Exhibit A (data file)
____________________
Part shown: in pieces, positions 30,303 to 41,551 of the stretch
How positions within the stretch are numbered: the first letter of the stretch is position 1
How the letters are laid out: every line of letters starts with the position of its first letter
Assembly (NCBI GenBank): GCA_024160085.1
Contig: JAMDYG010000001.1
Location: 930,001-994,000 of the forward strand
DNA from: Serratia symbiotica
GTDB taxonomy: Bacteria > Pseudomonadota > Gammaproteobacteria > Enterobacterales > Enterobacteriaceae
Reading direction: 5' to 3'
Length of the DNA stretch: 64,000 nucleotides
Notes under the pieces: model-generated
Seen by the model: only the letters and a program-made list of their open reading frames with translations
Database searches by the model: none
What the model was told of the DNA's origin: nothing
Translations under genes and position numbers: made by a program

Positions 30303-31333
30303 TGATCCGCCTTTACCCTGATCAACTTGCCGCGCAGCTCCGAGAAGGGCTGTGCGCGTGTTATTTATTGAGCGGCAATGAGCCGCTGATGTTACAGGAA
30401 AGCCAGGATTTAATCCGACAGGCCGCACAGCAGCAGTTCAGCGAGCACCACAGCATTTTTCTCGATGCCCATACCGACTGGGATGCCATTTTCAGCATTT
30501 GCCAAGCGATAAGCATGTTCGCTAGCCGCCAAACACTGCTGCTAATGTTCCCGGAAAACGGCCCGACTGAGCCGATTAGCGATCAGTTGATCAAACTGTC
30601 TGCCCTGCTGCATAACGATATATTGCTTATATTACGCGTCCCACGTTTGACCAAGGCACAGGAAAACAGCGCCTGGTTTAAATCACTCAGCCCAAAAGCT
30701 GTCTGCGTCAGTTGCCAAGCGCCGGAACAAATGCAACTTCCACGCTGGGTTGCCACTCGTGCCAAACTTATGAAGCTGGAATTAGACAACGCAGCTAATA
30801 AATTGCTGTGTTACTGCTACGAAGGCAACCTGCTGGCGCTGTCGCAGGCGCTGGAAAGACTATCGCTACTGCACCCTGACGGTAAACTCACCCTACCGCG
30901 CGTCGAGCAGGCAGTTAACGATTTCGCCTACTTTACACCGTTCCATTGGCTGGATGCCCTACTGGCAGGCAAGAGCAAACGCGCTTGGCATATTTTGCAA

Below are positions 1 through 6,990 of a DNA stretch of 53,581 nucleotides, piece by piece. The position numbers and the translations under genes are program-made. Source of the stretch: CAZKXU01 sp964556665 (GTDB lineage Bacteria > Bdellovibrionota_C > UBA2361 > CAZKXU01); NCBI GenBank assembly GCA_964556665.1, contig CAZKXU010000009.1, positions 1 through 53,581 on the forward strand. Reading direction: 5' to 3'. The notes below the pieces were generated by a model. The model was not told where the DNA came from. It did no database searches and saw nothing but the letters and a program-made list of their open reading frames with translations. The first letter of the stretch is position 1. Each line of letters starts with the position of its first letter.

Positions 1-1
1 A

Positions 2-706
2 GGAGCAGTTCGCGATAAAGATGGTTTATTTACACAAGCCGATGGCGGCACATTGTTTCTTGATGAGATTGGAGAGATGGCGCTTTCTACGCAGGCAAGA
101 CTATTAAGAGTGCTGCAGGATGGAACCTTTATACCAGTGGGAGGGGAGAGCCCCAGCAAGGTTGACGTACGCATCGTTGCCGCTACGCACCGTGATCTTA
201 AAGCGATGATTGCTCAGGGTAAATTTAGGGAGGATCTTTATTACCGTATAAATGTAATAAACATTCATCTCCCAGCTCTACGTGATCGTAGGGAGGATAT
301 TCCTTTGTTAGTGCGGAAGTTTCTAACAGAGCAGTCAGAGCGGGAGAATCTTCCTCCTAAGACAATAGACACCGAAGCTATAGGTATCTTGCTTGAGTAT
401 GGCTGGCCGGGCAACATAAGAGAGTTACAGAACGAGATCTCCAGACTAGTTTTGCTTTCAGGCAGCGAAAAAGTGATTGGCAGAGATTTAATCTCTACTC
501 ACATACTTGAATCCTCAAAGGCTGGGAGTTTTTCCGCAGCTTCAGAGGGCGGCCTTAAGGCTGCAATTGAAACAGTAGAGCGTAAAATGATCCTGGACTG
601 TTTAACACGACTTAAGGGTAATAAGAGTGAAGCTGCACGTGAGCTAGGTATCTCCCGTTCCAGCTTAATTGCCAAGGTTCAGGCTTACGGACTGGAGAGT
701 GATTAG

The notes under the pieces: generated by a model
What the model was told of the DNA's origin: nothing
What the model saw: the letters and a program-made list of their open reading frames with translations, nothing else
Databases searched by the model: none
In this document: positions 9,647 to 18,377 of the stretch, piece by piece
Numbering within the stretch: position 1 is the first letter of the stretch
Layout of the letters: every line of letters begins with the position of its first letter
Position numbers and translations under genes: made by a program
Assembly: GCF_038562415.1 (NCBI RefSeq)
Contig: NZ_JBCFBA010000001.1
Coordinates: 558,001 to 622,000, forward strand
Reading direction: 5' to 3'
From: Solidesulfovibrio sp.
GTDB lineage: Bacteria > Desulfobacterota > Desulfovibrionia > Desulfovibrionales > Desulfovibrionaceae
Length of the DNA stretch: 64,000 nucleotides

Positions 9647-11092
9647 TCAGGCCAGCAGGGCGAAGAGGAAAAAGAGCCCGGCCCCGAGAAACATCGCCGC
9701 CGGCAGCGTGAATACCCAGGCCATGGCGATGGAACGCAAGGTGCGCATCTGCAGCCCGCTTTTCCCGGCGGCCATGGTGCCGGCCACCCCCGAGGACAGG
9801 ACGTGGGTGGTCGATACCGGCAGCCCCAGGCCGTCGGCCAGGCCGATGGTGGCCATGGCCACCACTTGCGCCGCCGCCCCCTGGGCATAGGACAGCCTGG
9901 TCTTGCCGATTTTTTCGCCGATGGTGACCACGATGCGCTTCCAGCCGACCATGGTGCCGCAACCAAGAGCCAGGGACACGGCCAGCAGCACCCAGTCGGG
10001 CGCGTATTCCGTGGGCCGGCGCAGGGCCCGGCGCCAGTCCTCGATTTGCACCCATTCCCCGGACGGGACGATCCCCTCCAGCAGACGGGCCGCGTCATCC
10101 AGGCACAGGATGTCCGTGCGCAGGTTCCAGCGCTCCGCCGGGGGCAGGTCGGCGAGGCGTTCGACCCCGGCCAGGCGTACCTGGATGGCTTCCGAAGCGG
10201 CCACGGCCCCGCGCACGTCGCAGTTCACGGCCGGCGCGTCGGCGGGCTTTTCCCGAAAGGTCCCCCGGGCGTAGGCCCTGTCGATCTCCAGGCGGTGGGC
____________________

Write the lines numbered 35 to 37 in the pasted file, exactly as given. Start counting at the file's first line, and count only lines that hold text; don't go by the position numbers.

701 GATTAG

The notes under the pieces: generated by a model
What the model was told of the DNA's origin: nothing